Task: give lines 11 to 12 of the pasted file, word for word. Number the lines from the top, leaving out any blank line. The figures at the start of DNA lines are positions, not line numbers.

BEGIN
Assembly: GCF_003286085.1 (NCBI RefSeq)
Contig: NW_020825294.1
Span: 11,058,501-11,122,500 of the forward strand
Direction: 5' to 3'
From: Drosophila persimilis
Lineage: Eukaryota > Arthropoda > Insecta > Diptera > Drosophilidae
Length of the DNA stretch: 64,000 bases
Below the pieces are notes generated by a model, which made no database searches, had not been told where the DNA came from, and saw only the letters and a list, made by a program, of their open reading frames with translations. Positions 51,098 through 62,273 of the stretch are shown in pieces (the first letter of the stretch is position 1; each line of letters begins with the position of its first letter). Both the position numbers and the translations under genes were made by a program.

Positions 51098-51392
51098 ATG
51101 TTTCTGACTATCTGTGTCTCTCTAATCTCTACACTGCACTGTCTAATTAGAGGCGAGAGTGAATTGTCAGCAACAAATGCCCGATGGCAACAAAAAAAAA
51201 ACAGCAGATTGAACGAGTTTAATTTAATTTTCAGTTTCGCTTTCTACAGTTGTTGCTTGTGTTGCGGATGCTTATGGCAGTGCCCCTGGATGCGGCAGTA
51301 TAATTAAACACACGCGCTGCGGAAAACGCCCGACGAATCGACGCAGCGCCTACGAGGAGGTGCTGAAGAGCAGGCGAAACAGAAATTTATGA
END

51101 TTTCTGACTATCTGTGTCTCTCTAATCTCTACACTGCACTGTCTAATTAGAGGCGAGAGTGAATTGTCAGCAACAAATGCCCGATGGCAACAAAAAAAAA
51201 ACAGCAGATTGAACGAGTTTAATTTAATTTTCAGTTTCGCTTTCTACAGTTGTTGCTTGTGTTGCGGATGCTTATGGCAGTGCCCCTGGATGCGGCAGTA